The Globalist Quiz: Global gas prices

A gasoline pump is seen at a service station

JEREMY HOBSON: Here's a headline that's nice to hear: gas prices begin to drop. The national average is down 11 cents in the last week at $3.84 for a gallon of regular unleaded. And gas prices are the subject of today's Globalist quiz.

Our quizmaster is editor-in-chief Stephan Richter. Good morning.

STEPHAN RICHTER: Good morning Jeremy -- ready for today's quiz?

HOBSON: I'm ready.

RICHTER: So which of the following countries has the highest gasoline prices? Is it A) The United States, B) Saudi Arabia, C) Iran or D) China?

HOBSON: I'm going to go with Iran?
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RICHTER: Ah, I didn't ask about the lowest prices.

HOBSON: I was way off.

RICHTER: Yeah, 2.3 cents a liter or 9 cents a gallon. But at least the Iranians are trying to up and up the prices because they can't afford subsidizing any more. They're running out of money apparently to spill out those goodies.

HOBSON: I thought maybe with a closed economy that they would have some kind of a price hike. But maybe not. OK, fine. How about the United States?


RICHTER: United States, actually is not the top performer among these. In fact among all the developed countries, it ranks at the bottom because it has the lowest taxes. It is the 23rd lowest prices -- gasoline prices -- out of 170 nations around the world. And if I read you other countries that have lower prices in that same area as the United States -- Angola, Bolivia, Azerbaijan, Kazakhstan, Ecuador -- the U.S. is in an astonishing neighborhood.

HOBSON: Well, I guess I'll go with China then.


RICHTER: China indeed, according to the Germany research institute GIZ, is the most expensive by comparison. Much more expensive than the United States -- $4.20 a gallon as of last November. Here is one way where the Chinese lead the way in terms of becoming cleaner than we are because if in a country as poor relatively as China is, gas prices are that high, it kind of puts a damper on driving that much, even though they still do a lot of it.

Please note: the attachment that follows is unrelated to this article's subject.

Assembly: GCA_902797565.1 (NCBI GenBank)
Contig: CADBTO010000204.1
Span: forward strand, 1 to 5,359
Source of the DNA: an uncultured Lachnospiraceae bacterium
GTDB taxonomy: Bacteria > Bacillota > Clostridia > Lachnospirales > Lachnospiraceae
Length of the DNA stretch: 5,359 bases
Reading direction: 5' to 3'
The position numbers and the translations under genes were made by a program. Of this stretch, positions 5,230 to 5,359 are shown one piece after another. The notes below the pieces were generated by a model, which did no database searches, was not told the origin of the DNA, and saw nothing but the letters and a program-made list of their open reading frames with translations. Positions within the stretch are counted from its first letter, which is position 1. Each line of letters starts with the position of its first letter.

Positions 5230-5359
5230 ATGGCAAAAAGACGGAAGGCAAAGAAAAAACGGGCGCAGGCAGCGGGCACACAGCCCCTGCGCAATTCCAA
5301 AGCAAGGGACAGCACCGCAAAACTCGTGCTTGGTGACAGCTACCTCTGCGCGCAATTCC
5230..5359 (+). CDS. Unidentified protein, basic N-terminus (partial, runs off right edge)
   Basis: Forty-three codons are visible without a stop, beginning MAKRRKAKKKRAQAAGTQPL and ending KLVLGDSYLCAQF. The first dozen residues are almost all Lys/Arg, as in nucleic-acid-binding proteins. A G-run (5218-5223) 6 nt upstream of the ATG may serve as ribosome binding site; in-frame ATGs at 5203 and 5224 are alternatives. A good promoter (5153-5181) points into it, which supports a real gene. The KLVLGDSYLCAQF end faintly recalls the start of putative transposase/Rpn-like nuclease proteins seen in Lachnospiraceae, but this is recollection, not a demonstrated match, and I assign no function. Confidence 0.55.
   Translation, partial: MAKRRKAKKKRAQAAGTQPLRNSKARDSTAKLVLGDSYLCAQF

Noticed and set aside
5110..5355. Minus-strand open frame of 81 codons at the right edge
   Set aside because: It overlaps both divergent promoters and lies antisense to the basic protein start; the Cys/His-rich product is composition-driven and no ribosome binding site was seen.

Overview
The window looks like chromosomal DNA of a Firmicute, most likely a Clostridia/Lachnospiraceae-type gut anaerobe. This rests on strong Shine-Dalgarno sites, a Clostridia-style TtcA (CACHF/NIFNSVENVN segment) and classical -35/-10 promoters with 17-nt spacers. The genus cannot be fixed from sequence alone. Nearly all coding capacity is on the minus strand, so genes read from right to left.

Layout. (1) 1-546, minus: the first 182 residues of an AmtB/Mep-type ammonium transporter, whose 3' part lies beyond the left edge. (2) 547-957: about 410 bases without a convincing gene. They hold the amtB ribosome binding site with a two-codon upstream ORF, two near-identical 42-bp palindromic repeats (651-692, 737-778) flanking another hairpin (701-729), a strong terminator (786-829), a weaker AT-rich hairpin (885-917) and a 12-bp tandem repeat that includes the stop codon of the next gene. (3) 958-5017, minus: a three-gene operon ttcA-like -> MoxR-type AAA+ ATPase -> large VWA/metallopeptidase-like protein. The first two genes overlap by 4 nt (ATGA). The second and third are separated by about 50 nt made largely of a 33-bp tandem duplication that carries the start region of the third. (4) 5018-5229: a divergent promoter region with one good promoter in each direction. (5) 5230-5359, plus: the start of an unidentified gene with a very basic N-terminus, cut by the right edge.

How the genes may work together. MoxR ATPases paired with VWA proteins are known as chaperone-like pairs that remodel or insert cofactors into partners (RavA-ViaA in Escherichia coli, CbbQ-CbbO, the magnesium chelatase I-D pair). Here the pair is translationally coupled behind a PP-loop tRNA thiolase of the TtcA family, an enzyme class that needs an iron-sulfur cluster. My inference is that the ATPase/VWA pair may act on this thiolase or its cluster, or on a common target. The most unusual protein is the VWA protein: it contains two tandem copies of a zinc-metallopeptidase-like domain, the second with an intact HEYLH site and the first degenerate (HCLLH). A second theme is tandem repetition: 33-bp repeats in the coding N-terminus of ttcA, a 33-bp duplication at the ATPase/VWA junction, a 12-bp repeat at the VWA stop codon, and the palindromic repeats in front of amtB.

HOBSON: Stephan Richter, editor-in-chief of TheGlobalist.com. And they've got new features at The Globalist everyday. Thanks so much for joining us.

RICHTER: Great to be with you.

About the author

Stephan Richter is the publisher and editor-in-chief of The Globalist, a daily online magazine on the global economy, politics and culture.
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As I see it, there is two ways of comparing the cost of gasoline between countries: a) Nominal cost and b) Real cost. By a) i mean the cost of a gallon converted to $ and by b) i mean the amount of work in hours required for the average worker in a country to buy that gallon. Average salary can be taken from the CIA website for instance. Stephan Richter of The Globalist was wrong on both account. With principle a), the most expensive gas can today be found in Turkey, Norway, Denmark etc. Even if China has increase the gas taxes slowly but surely they are still not all that high. under principle b) the cheapest gas in the world must be in USA - at the least amongst the developed countries. This is why there is so many behemoth cars here. Cars that are so unsellable anywhere else in the world that the factories making them go bankrupt if the market in USA goes sour for a few months. i have not done any specific or formal research but believe that the article given by Stephan Richter was erroneous, shallow, misleading and insignificant.

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